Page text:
Tips to help shoot the Northern Lights

I’d like to offer some guidance for shooting the phenomenon which is the Aurora Borealis. 

The appearance of the Aurora is unpredictable, reliant on the natural course of Mother Nature and favorable weather conditions such as limited cloud cover. There is no set time it will show up, you just have to let nature do its thing and watch out for alerts or read the correct charts etc if you know how too.

Great apps include the Glendale app which is my favoured as it is so simple to use and does not require a lot of phone signal to operate, something that can be limited out on location.

To increase your chances of witnessing this phenomenon, move away from city lights and other bright light sources to minimize light pollution between you and the North Pole region. This will enhance your chance of experiencing the best light display on earth. 

If you’re heading to a location mentioned by the press or on forums, please be considerate to fellow observers who may have traveled considerable distances, I personally know of people who travel 6-7 hours to shoot the night sky, and yes it is everybody’s space, but the less you flash your torches, the more you will see. Avoid sitting there with full-beam headlights and brake lights, as this can disrupt the experience for others. Being thoughtful in these situations often results in a more collaborative atmosphere, with experienced photographers willing to offer assistance and tips. When using a torch, opt for one with a red light to preserve your night vision and that of others, while keeping its use to a minimum. For phone cameras, turn down the screen brightness and stabilize your device on a wall, fencepost, hat, or just something stable. Then enable night mode or long exposure mode, and utilize a 2 or 10-second timer for sharper photos. A tripod is an even better option too as this helps a lot. Try the PRO mode if it has one, set iso to about iso 800, and then try a 10-15 sec exposure using the 2 or 10 sec timer and see what happens.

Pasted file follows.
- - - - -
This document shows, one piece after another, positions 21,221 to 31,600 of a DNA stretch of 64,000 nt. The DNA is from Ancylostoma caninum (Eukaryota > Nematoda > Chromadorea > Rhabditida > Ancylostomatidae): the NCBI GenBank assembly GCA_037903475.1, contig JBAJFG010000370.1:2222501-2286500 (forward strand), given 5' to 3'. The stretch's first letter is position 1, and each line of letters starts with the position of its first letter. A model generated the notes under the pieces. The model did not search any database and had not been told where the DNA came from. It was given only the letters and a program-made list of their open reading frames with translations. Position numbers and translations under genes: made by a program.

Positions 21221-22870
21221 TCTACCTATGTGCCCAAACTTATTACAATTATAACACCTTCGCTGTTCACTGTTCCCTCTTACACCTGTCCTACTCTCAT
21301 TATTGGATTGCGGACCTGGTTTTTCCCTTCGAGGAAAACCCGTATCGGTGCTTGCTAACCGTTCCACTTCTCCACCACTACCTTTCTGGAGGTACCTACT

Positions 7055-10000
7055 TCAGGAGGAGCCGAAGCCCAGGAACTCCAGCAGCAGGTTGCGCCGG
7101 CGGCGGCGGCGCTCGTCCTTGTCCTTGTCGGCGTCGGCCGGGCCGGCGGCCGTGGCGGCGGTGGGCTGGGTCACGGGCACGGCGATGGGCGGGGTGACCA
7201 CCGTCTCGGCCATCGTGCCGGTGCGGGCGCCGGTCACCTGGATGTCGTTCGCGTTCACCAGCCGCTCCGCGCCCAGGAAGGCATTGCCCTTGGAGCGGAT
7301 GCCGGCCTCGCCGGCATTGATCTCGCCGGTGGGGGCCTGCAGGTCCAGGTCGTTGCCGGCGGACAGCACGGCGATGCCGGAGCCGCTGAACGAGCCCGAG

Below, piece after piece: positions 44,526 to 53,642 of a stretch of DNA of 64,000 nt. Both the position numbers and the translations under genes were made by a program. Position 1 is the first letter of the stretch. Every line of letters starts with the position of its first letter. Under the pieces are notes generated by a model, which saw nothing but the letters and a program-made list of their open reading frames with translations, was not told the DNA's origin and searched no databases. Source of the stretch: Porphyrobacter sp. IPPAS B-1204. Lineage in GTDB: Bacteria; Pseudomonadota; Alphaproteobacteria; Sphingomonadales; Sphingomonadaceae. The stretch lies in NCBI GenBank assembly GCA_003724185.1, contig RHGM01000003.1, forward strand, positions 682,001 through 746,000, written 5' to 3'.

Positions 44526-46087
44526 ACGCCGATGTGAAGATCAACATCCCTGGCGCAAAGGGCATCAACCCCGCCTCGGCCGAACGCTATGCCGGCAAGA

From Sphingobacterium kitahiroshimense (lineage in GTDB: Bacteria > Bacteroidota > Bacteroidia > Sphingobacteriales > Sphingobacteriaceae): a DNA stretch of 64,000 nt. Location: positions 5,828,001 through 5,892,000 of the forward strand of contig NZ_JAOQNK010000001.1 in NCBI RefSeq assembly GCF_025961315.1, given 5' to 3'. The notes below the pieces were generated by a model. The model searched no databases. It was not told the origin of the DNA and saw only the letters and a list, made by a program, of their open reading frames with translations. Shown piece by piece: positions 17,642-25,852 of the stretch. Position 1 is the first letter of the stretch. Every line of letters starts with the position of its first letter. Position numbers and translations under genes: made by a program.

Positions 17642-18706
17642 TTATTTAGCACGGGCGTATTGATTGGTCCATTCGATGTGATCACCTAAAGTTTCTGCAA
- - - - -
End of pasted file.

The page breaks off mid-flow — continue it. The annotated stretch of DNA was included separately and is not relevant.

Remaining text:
For those with cameras, ensure your camera doesn’t heat up during the journey, dim the screen brightness, and employ a 2-second timer or shutter remote. Set the aperture to its widest (e.g., f2.8, 3.5, or 4), adjust the white balance to around 3500k, set the exposure to approximately 20 seconds, and experiment with ISO settings between 400-2000 until achieving optimal photo quality. Using a tripod is crucial for stability.

Best of luck and stay safe out there!